A few weeks ago I zeroed out my Twitter follower stream and stopped following everyone. ("Twitter zero", October 2008) Then I started again, slowly, building up some carefully selected and ever changing list of people to watch. It seemed like a good plan, Dunbar number and everything, and I thought I could balance things out at about 150.
The amount of brain power needed to figure out whether I was watching someone got to be out of control, and Twitter got to be a burden again. Less of a burden than the accumulated drag of other systems that I had given up on but that still had remnant shards of a previous me, but still a burden.
As of yesterday I have switched to the "follow everyone who follows you" strategy - as close to strict reciprocity as I can. If someone is really awful I'll block them, but for the most part even the single-threaded marketing droids are bearable if they are mixed in with enough other people. At noon Eastern on a Tuesday the front page of my Twitter has 17 minutes worth of stuff in it and I'm about 1/3 of the way through following everyone, so at some point the balance will be "wait five minutes and the front page will have completely changed".
This is quite frankly a change from any of my previous tactics and I'm going to be as deliberate about it as I can. Here's a pointless numbered list of iron-clad rules.
1. To keep a conversation going you have to use the @ convention to refer to someone by name, or else the dialog gets lost. Twitter stops being a small group extended chat and starts to be some extended group distributed semi-broadcast. Checking the "replies" tab becomes part of making sure that if there's a conversation that happened between sessions you can get back to it. Every so often you get some little knot of people all online at once going back and forth at each other, but that's not what you can count on.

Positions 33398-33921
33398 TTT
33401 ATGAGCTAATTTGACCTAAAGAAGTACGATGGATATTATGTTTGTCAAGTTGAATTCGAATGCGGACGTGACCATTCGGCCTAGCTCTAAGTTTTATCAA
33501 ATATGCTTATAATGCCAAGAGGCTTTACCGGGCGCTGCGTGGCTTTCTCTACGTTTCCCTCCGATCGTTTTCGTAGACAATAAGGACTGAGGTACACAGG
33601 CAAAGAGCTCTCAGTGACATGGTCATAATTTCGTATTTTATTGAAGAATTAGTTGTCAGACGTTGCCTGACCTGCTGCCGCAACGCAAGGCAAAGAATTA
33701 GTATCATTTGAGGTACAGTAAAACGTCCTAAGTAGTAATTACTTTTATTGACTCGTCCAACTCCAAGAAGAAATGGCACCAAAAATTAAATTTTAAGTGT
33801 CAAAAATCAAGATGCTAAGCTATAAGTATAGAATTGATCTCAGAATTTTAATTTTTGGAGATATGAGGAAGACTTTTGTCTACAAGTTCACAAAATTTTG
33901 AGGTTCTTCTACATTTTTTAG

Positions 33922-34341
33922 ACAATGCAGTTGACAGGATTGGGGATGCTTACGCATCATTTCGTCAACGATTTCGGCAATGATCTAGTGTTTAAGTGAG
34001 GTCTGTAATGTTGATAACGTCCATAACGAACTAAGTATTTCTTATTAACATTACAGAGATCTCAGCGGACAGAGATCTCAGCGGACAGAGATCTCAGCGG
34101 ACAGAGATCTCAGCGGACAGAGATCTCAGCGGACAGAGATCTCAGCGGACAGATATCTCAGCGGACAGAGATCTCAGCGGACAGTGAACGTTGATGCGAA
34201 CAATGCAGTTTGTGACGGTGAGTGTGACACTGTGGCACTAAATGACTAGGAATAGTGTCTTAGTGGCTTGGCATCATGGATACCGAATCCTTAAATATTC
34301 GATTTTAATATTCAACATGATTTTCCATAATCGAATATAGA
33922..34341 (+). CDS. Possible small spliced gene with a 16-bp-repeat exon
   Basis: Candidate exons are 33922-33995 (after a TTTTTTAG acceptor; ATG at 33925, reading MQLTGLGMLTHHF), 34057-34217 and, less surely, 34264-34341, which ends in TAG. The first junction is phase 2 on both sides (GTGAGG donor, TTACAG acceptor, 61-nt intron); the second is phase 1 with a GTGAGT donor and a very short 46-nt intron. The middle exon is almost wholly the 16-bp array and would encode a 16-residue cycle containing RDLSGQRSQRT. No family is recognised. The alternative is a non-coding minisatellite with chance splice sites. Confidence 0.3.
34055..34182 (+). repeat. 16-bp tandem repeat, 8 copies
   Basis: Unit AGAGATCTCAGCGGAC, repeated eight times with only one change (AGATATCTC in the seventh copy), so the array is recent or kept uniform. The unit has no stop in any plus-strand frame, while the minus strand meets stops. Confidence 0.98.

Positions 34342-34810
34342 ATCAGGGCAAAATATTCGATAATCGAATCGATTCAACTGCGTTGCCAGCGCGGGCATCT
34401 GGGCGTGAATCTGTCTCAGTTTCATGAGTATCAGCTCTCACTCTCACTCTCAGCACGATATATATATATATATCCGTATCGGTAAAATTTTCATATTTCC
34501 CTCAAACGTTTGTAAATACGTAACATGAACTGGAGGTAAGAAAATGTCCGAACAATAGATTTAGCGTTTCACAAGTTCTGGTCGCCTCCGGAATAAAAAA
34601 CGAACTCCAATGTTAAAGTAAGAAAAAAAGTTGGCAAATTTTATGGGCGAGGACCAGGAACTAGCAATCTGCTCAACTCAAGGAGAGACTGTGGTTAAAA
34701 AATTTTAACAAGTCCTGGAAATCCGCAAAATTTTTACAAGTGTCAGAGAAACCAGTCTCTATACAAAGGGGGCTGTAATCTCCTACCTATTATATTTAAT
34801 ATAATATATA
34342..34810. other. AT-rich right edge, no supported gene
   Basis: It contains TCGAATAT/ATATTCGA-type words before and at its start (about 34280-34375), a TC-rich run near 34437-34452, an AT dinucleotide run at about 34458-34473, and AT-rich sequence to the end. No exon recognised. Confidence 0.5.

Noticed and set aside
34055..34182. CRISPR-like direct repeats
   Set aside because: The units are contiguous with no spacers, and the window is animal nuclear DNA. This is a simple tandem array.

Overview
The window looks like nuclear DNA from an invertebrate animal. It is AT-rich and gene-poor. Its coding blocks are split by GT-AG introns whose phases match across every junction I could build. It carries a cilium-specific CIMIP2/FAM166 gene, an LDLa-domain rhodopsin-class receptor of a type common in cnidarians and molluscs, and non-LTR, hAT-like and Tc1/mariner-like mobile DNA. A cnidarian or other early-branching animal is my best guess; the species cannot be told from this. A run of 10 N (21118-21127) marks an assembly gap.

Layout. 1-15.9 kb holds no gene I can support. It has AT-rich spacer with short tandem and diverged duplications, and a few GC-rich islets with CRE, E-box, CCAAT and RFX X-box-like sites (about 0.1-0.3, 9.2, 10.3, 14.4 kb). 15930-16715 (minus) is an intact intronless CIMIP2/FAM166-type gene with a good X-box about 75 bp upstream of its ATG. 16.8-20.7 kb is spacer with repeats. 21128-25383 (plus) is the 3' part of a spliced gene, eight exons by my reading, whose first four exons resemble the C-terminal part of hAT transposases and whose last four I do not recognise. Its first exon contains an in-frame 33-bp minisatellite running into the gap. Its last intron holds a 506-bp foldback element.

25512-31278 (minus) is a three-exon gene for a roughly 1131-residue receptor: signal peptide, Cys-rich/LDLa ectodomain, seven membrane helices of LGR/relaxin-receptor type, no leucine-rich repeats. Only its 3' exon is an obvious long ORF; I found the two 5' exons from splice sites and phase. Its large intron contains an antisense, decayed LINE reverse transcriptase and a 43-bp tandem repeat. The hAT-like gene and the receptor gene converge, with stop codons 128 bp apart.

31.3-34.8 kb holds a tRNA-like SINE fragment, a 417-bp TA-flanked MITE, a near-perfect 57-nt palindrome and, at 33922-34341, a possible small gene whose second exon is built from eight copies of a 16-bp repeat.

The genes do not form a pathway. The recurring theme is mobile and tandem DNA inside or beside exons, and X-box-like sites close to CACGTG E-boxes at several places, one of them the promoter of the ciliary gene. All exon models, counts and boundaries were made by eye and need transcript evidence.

2. If you have anything of lasting substance to say, refer to something already written, whether it be a blog post, a delicious tag stream, or something else that is more than 140 characters long. Everything is scrolling by so fast in this world that if you need to anchor a discussion it can't be anchored in more and more twitters. Blogging becomes more important, not less, in this approach - if it doesn't fit in one line you have to refer to it somehow.
3. If you play Twitter this way there will always be something more to look at - it's a never ending game. So to keep the time commitment finite and bounded you need to figure out when to stop and just turn it off. You have to stop some time - figure out how many pages deep in the scroll back you are going to watch, and then quit. If you keep refreshing it will never, ever stop.
4. As a never ending game the scoring rules clearly change as you play it. Various "twitter metrics" have been proposed that mostly boil down to "increase the n". If my earlier explorations are accurate, the counter-tactic of "decrease the n" is just as valuable - going down to zero helped me think about the system carefully. I've never tried to follow 800+ people before, but I guess now I'll have a chance to try. There's a stable, winning strategy where the goal is to "change the n" - cycle systematically from 0 to max(n) and then back to 0, every day either turning people on or turning people off but never staying the same; the rules of that game are that at every turn you have to change the number of followers you have.
5. People love pointless numbered lists. Use them.
What you lose is the sense of a quiet place where all of your close friends from around town hang out online. What you gain is some broader sense of the world.